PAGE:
Accidental Gybe

Things get sporty aboard Kiwi Spirit courtesy of a violent squall.

One of the worst events on a sailboat is known as an accidental gybe. This is where in the boat, sailing nearly downwind with sails including the main and its supporting boom out to the one side, gets hit by a wind shift, causing failure of the helmsman or the autopilot to be able to maintain a course. This may "accidentally" turn the boat such, as so the wind now comes on the other side of the main and it’s boom, resulting in the boom slamming across with great velocity, and often potentially causing considerable damage. Well, it happened a day or so ago, and here is how.

I was below and up forward when I suddenly became aware that the wind was picking up and we were changing course. As I started back to the cockpit to get to the controls and helm, I realized a squall had hit with intense winds. The boat heeled over to at least 45 degrees, instead of its usual 20 degrees. By this time, I was mid-ship in the galley, and struggling with the boat’s speed and angle. Getting to the cockpit, I saw the wind in the squall had hit 35 knots (38 mph), the rain was pelting down and the autopilot was beeping, indicating it had lost control. As I got to the helm to take over, the boat gybed - I was too late. The boat spun into a new course. The wind backed the main and the boom came crashing over. As it did so the strap that holds the sheets that control the main sail gave way. The detached block became a missile and struck me on my right, lower back with such a forced my knees buckled. The boom now swung wildly and with great force, slamming up against the shrouds - the rods that hold the mast in place.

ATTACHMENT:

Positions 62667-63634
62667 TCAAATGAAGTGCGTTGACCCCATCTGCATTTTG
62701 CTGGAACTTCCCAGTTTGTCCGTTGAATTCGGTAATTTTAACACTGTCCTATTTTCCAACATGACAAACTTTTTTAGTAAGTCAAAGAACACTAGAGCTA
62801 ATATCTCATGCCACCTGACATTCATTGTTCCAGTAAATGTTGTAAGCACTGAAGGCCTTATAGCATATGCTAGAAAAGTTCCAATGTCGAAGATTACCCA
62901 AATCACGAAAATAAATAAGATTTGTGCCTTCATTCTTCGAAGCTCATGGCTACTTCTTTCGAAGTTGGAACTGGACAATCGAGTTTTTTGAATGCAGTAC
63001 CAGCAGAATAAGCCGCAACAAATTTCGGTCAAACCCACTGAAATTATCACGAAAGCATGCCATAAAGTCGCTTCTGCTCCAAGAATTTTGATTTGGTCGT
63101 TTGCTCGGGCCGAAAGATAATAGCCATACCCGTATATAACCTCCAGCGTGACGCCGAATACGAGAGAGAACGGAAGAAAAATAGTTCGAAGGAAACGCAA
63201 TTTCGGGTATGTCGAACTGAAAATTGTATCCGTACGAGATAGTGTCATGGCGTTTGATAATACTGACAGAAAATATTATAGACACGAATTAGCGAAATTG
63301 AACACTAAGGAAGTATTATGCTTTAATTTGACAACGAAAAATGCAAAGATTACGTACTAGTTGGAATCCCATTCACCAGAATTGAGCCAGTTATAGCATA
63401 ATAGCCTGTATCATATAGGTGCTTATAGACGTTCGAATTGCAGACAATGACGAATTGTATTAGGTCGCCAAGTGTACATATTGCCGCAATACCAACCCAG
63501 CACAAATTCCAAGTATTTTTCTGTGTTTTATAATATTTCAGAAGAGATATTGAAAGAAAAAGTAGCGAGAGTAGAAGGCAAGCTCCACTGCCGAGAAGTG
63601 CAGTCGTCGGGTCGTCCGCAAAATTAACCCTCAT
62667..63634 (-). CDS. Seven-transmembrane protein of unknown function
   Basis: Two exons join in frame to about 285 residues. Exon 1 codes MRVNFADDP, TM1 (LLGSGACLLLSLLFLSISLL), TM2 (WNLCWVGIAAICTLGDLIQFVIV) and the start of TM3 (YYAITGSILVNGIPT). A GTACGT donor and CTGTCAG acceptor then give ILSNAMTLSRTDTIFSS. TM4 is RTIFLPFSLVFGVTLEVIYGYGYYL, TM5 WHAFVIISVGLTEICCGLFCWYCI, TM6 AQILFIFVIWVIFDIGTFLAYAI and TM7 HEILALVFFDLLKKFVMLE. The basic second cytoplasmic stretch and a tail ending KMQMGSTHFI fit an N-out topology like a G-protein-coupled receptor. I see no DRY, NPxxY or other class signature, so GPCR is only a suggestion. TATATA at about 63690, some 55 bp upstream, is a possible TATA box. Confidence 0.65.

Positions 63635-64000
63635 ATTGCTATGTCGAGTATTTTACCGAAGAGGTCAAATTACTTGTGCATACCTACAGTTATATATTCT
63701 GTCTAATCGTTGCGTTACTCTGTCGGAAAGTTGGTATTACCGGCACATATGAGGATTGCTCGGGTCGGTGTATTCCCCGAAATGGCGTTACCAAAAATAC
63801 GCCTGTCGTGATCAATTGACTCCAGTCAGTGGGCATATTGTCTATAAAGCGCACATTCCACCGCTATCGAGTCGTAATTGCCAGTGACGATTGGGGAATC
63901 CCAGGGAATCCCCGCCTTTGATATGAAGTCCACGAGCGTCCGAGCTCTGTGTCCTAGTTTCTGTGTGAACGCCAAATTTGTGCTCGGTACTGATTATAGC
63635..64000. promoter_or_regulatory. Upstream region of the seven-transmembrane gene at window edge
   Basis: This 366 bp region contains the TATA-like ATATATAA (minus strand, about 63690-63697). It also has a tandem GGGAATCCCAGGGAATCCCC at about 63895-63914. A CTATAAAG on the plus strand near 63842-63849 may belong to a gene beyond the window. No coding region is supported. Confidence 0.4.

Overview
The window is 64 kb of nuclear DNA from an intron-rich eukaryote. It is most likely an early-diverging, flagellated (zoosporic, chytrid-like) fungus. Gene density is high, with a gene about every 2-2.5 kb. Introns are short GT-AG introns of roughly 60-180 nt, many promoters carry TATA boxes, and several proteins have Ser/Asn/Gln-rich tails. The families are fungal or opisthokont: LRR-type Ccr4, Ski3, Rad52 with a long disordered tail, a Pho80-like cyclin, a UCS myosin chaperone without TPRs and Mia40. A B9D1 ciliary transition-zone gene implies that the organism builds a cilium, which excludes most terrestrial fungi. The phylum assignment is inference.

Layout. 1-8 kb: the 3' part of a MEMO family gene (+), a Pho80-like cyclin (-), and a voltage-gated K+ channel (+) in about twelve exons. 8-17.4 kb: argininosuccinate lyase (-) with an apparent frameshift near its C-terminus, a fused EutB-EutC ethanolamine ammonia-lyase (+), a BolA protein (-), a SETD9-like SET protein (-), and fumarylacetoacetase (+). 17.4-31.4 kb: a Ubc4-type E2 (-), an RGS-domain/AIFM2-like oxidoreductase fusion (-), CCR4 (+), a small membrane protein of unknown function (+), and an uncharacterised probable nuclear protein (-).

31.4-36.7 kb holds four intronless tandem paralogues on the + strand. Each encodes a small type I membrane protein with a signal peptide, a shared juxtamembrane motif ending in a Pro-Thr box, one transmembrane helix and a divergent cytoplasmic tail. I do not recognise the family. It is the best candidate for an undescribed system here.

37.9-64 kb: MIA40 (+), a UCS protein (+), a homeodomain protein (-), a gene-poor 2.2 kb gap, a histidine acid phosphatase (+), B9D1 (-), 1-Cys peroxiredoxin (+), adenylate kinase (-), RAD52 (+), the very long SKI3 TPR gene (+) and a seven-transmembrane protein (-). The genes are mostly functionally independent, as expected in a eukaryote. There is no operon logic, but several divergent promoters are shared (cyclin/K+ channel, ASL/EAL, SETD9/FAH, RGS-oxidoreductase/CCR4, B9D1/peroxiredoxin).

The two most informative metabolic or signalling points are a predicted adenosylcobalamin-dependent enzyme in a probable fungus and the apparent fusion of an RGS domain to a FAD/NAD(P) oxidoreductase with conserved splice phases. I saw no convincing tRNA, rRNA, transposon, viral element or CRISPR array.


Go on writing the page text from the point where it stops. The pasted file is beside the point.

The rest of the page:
I regained control of the helm and steered a calmer course while plotting what to do next. Over the next two hours, I managed via a line at the end of the boom known as a preventer, to bring the boom back, reattach the sheets, and then get back on course. The only other collateral damage is that one of the plastic rods that help give the sail its shape, known as a batten, had broken when it hit the shrouds and slid out of its pocket into the sea.
The above is the reason why I have not yet slept in my cot berth below decks. Because of the frequency of squalls, as many as a dozen a day in this inter-tropical convergence zone off the north coast of Brazil, I have chosen instead to sleep in the cockpit just six feet from the helm. --S.P.